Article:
I remember buying a case of this Riesling from Pop's in New York City and having it shipped to Michigan for a grand total of about $40. I had more than my share of enjoyment when the wine was young and vibrant. But as often happens with me, the last bottle gets saved and then ignored and forgotten. When my son-in-law got interested  in Riesling, I thought "ah ha!" And I was right. He and my son enjoyed it as much as I did.

When first poured, the wine is bright medium gold but within 10 minutes of being exposed to air it turns to an equally bright but deep old gold. That is really the only sign of maturity, though, for this 36-year-old white wine. The bouquet is somewhat understated for a wine that has been in the bottle for this long, but it is quite attractive: apricots, honey, almonds and a hint of flowers. On the palate, there is all that and more. Alsace Riesling at its best--lively acidity with a decidedly dry finish.

I wouldn't pay $650 for it, but the quality of this low-end Trimbach Riesling tells me that the Clos Ste Hune is  by no means over-priced. It is clearly one of top wines in the world. What's even better is that the current vintage of this simple Alsace Riesling from Trimbach is available in shops for $15 to $20 a  bottle. Trimbach has been making wines since 1626, and I would not expect any major change in quality or style in the next hundred years or so. As the Reverse Wine Snob puts it, Trimbach Riesling, at under $20 a bottle, is a "bulk buy."

Thursday, December 25, 2014

Graham's Vintage Port, 1980

This Vintage Port from 1980 provided a nice conclusion to our Christmas dinner. Graham's 1980 has received good reviews from experts and from casual drinkers. I was a bit disappointed on the first night, suspecting that the bottle might be slightly corked. But on the second night, it was showing its best qualities. Blackberry fruit, elegant and smooth with a nice alcoholic kick at the end. A good accompaniment to Christmas pudding. I'm looking forward to drinking more of this 1980 in the future.

Chateau Fortia Chateauneuf du Pape, 1998

This Chateauneuf du Pape was one of the standouts at a big Rhone tasting put on by the Ann Arbor Wine Club about 15 years ago. There were many Chateauneufs on the table--Pegau, Bois de Boursan, Domaine du Hautes des Terres Blanches--but this Foria was attracting the most attention. At that time, it was big, dark and powerful; tonight, it is much lighter in color and body...but a far superior wine.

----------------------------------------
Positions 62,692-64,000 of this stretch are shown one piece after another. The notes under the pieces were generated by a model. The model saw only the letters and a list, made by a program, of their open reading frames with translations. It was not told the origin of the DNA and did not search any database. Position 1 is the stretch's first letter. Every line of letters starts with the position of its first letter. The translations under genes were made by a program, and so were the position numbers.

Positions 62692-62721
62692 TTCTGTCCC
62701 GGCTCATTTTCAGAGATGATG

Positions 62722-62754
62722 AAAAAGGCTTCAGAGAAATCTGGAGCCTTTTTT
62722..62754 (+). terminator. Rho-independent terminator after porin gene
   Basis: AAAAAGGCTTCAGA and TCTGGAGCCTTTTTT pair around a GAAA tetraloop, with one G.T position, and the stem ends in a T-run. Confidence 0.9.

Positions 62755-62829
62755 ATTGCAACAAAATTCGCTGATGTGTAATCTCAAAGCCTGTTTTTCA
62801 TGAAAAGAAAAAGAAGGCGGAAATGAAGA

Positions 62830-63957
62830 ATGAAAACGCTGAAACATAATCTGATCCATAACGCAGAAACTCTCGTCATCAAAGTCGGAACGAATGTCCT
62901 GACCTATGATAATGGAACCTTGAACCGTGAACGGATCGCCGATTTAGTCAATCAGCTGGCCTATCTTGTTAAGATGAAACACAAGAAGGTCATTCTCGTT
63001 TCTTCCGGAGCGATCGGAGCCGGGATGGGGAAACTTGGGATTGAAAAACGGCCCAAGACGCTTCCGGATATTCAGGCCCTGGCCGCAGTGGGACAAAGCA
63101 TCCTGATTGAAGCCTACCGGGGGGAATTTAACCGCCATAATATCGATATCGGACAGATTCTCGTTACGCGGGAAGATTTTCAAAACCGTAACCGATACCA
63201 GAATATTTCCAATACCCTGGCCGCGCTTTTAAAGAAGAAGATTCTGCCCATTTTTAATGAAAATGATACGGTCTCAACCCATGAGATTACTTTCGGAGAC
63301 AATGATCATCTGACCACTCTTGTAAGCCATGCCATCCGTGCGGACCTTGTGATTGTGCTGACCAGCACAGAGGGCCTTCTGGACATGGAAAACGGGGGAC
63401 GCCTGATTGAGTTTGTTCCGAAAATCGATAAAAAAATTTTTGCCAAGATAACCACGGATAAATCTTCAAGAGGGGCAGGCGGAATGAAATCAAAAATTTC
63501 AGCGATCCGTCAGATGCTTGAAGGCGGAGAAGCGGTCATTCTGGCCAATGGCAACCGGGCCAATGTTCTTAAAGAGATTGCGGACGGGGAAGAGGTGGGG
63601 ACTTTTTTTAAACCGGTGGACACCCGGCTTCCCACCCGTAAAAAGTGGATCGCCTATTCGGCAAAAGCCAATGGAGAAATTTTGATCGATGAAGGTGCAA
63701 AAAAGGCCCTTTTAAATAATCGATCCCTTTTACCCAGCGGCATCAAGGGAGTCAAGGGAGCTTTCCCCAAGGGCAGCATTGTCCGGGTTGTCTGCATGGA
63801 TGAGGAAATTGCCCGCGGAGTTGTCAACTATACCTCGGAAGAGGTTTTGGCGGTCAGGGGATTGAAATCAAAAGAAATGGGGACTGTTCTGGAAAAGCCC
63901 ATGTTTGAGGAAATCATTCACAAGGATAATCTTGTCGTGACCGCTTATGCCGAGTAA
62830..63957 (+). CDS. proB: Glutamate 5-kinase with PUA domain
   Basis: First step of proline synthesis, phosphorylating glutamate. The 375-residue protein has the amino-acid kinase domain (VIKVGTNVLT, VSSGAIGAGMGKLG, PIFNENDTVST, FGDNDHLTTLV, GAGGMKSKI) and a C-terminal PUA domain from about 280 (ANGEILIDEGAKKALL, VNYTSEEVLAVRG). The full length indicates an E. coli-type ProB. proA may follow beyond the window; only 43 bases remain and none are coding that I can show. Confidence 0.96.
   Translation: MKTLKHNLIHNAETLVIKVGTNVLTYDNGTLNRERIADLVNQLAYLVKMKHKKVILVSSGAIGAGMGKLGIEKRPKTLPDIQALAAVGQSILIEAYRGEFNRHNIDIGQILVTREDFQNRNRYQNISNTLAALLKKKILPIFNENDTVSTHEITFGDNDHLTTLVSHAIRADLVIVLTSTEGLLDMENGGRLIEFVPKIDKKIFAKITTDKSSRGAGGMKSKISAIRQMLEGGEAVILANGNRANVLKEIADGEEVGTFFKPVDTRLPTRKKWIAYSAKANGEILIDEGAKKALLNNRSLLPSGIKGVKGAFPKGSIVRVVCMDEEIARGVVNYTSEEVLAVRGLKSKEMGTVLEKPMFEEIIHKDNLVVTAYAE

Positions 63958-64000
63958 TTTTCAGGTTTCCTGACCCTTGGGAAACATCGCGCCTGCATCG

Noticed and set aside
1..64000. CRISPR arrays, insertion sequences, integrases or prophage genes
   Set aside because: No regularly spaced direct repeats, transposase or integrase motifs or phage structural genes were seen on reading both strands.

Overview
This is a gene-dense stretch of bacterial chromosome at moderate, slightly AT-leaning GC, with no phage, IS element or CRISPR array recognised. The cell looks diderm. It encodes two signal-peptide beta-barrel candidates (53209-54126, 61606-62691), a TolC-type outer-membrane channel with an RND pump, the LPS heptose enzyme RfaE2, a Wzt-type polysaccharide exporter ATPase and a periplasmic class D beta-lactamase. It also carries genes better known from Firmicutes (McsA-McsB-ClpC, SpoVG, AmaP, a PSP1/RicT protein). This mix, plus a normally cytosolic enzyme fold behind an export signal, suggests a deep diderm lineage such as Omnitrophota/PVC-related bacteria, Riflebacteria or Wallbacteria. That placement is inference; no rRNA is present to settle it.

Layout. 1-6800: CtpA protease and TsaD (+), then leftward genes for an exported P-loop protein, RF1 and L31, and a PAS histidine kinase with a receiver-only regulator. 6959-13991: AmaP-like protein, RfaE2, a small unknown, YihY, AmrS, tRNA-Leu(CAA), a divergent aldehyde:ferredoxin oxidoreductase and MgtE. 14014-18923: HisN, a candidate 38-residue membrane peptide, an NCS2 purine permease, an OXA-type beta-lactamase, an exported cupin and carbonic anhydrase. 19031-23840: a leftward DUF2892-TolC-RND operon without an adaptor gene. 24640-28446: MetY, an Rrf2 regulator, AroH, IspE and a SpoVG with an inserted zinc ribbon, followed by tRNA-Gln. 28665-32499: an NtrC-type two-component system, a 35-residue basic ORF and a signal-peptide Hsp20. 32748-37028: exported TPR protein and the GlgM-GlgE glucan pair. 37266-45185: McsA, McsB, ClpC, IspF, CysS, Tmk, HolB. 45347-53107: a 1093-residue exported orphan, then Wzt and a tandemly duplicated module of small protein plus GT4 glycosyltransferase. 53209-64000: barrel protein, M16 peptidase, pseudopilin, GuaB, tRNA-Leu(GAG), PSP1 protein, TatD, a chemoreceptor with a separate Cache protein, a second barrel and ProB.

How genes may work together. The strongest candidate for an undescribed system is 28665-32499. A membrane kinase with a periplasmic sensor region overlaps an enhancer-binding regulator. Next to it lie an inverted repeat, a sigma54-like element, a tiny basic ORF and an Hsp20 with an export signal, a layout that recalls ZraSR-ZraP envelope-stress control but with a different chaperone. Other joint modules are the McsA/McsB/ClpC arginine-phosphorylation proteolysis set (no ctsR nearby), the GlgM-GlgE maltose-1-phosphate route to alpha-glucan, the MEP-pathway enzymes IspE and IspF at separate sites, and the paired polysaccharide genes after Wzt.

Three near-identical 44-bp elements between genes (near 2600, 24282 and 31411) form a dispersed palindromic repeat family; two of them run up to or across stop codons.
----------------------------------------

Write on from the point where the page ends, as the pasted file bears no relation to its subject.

For a 1998, I must admit that it is showing its age. More secondary than primary fruit smells and flavors. High toned. Red cherries, kirsch, spice and herbs. Herbs, in fact, probably dominate. I like the 1998 vintage in the Southern Rhone but have to admit that most Chateauneufs from this vintage are at least as advanced as those from 1988, 1989 and 1990. How will they age from here? Given the chamelion-like development of wines from this appellation, I don't think you can say. On Cellar Tracker, one taster said he had written this wine off several years ago but now sees it suddenly getting better. That's not generally the way wines go, but Chateauneuf du Pape is a blend of several varietals, each with its own aging window. If the Grenache fades into the background, the Syrah and Mourvedre may take over and fill the holes. And the combination of aging Grenache and youthful Mourvedre can be quite exciting.

Delas Hermitage Marquise de la Tourette, 1985

This was not a particularly expensive Hermitage back in the day. It never garnered the scores and the accolades given to Chave Hermitage or Jaboulet's Hermitage la Chapelle, but I suspect it would do very well against those wines right now.

The color has turned to  a mature brick red, and there is nothing dramatic or powerful in the smells and flavors. Raspberries, currants, cassis--all very elegant and well stated. Silky smooth on the palate. More savory than sweet. Actually, it could easily be mistaken for a fine old red Burgundy. Definitely mature but not at risk of falling apart. A perfect accompaniment to the roast lamb Christmas dinner.

Friday, December 19, 2014

Trimbach Alsace Pinot Blanc, 2011

Trimbach ranks at the very top of my Alsace hierarchy. I have fond memories of the Chicago Wine Society auction/tasting back in the early 90s when Jean Trimbach showed up to chat with buyers and pass around full glasses of his Clos St. Hune Riesling. This reasonably priced Pinot Blanc is not Clos St. Hune, but it still shows the Trimbach class.

Medium deep gold. Pears, flowers, apples. Big and dry with a spicy bite on the finish. There is some Pinot Auxerrois in the blend, which probably accounts for the nutty, spicy smells and flavors. A very refreshing wine that has substantial flavor interest. For about $15 at Bacchus in Kalamazoo, I will go back for more.

Rosa dell'Olmo Barbera d'Asti, 2011

This wine makes a wonderful first impression--dark cherries, licorice, flowers. Very much in the big and beautiful Piedmont mode. But after a few sips, I detect an unpleasant (for me) herbal element on the finish. This wine is cheap enough ($5.99 at Trader Joe's) and it makes a good every day red. But I suspect that herbal note will become more rather than less apparent with the passing of time.

Wynn's Coonawarra Estate Coonawarra Shiraz, 2004